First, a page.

Sustainability

FareShare sees record increase in demand

FareShare has announced that it has seen the biggest increase in the numbers of people fed by the charity since it started operations in 2004.

The charity seeks to reduce food waste by diverting it from landfill. It does this by collecting surplus food and delivering it to a range of homeless shelters, women’s’ refuge centres, children’s breakfast clubs and luncheon clubs for the elderly. Last year, it provided food for 10 million meals, according to a statement from the charity.

FareShare states that the 4,200 tonnes of food it distributes per day are enough to feed 43,700 people, 7,200 more than at the same time last year. Eighty-eight per cent of the food was ‘surplus’, meaning it was in date and edible but would otherwise have gone to landfill. By diverting this food away from landfill, the charity claims it helped businesses save 1,850 tonnes of CO2 emissions.

Lindsay Boswell, FareShare CEO, said: “Last year we fed more people than ever before but we know the demand for our services is increasing at an alarming rate.

“At a time when so many people are going hungry, FareShare provides a practical solution by ensuring food is used as intended. We estimate that we handle less than one per cent of the surplus food available so we desperately need more responsible food businesses to work with us.”

Food industry working group

In January 2013 the Waste & Resources Action Programme (WRAP) launched a food redistribution industry working group with the aim of ‘increas[ing] the amount of surplus food made available for delivery to those in need’.

Andy Dawe, Head of Food and Drink at WRAP and Chair of the industry working group, said: “Preventing waste arising not only saves money in tough economic times but also provides environmental savings. Where there is a surplus of food it is important to make sure it’s being used in the best possible way.

“The cost of food is rising, and this means that some of the most vulnerable groups in society sometimes struggle to afford food. Increasing food redistribution will help the poorest in society and prevent perfectly good food from going to waste, along with all that went into making it.

“By tackling this with key players across the supply chain we can collectively discover what works and what doesn’t to find the best solutions that we hope will lead to increased redistribution.”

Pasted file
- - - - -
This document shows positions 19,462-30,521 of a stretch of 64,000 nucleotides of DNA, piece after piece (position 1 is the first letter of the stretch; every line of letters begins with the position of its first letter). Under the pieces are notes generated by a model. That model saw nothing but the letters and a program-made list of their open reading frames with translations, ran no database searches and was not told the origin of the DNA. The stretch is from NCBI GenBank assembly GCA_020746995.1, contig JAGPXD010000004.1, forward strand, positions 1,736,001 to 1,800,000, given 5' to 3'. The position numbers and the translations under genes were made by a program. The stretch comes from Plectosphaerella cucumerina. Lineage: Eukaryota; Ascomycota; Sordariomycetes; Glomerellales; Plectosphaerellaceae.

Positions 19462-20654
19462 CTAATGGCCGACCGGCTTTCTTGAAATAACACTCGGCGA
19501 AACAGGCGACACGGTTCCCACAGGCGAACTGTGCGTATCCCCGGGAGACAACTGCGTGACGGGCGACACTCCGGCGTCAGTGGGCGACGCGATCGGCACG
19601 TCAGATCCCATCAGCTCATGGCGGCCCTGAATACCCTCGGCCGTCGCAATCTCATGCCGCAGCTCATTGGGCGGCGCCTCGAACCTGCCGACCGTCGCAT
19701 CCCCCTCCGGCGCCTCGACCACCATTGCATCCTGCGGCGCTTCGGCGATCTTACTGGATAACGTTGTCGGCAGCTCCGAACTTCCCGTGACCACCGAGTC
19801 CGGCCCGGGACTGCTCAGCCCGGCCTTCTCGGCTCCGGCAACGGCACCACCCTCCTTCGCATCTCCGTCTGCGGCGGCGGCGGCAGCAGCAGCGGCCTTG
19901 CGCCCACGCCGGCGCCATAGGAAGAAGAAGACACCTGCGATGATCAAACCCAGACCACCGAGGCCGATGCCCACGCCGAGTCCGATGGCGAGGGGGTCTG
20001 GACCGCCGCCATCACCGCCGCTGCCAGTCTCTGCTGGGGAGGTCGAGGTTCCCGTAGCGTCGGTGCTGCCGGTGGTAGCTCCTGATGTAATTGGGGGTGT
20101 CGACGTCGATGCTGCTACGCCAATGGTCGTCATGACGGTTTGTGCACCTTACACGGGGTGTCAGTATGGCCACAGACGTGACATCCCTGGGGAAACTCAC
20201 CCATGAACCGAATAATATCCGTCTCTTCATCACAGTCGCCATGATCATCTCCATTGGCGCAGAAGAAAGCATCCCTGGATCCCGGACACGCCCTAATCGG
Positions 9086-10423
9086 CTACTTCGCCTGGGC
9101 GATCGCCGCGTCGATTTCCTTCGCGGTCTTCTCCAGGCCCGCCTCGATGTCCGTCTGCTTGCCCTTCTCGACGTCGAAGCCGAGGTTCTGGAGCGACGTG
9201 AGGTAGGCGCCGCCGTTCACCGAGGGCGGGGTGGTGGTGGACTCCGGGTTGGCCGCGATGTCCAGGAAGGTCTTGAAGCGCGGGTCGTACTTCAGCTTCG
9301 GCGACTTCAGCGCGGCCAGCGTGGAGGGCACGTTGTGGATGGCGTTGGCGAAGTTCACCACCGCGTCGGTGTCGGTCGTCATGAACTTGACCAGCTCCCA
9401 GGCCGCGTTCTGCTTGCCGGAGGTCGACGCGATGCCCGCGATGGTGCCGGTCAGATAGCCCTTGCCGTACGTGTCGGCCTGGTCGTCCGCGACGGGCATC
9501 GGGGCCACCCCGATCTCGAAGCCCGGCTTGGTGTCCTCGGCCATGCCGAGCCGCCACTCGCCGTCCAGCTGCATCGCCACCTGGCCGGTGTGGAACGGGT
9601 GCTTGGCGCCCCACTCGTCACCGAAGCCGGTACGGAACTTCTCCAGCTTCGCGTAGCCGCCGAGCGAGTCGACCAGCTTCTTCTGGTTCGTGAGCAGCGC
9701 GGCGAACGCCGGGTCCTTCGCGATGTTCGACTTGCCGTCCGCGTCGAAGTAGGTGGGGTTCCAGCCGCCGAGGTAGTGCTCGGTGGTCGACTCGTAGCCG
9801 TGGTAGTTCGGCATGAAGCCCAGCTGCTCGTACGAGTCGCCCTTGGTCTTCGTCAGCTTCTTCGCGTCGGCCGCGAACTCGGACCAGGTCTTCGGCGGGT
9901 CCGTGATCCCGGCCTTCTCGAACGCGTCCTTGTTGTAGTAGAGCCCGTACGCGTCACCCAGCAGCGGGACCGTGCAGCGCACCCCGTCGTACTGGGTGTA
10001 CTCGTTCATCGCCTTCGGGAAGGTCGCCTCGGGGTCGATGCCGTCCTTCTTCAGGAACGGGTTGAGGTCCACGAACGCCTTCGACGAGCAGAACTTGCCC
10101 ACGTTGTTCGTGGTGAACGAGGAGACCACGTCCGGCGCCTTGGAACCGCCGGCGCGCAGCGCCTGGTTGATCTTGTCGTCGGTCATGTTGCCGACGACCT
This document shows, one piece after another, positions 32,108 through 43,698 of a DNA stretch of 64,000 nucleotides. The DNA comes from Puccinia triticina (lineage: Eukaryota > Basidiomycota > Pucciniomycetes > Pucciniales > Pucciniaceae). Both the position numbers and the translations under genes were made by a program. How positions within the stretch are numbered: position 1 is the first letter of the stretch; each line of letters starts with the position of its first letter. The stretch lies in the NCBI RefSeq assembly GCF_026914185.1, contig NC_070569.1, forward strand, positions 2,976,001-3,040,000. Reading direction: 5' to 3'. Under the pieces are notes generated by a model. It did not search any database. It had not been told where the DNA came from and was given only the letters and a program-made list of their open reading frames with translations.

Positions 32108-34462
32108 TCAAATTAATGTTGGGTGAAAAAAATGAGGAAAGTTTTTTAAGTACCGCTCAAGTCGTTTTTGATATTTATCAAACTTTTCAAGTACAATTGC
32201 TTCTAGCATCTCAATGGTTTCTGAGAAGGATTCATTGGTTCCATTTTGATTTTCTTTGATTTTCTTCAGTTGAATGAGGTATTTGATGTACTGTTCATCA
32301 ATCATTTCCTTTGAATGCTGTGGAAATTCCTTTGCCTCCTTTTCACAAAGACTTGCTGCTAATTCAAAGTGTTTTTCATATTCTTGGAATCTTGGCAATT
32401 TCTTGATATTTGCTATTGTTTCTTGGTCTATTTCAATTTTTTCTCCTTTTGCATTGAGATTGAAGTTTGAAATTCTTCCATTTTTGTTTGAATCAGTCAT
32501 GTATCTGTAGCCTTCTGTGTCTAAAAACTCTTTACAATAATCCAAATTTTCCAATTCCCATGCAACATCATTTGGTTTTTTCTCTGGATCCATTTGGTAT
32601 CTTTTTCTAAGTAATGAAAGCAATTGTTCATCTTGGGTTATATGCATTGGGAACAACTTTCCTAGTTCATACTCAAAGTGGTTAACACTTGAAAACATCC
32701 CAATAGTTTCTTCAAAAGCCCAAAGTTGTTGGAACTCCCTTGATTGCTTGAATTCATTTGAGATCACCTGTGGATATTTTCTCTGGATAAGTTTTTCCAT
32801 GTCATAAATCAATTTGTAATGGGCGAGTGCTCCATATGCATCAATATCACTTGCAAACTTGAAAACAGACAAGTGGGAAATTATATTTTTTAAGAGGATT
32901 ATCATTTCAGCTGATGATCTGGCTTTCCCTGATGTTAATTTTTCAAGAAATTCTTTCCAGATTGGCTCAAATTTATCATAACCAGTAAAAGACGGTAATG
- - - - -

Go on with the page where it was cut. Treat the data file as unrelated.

FareShare’s Lindsay Boswell commented on the working group, stating: “We welcome recent collaborations within the industry that have put food redistribution on the agenda but we need these initiatives to deliver.”

Politicians must recognise ‘food poverty’

The Trussell Trust, which runs food banks across the UK and Bulgaria, estimates that almost 350,000 people turned to its foodbanks in the UK in 2012-13, representing an increase of 170 per cent on the previous year. Of this number, 126,889 were children.

Commenting on the situation, Trussell Trust Executive Chairman Chris Mould said: “The sheer volume of people who are turning to foodbanks because they can’t afford food is a wake-up call to the nation that we cannot ignore the hunger on our doorstep.

“Politicians across the political spectrum urgently need to recognise the real extent of UK food poverty and create fresh policies that better address its underlying causes. This is more important than ever as the impact of the biggest reforms to the welfare state since it began start to take effect.”

Indeed, Boswell partly attributed the increasing level of FareShare operations to tough economic times: “The amount of food we redistributed increased by 16 per cent last year. However the number of charities we’re supporting increased by 26 per cent and we know there are many more out there that need our support.

“The recession, rising cost of living and unemployment all mean there are more people turning to charities for food.”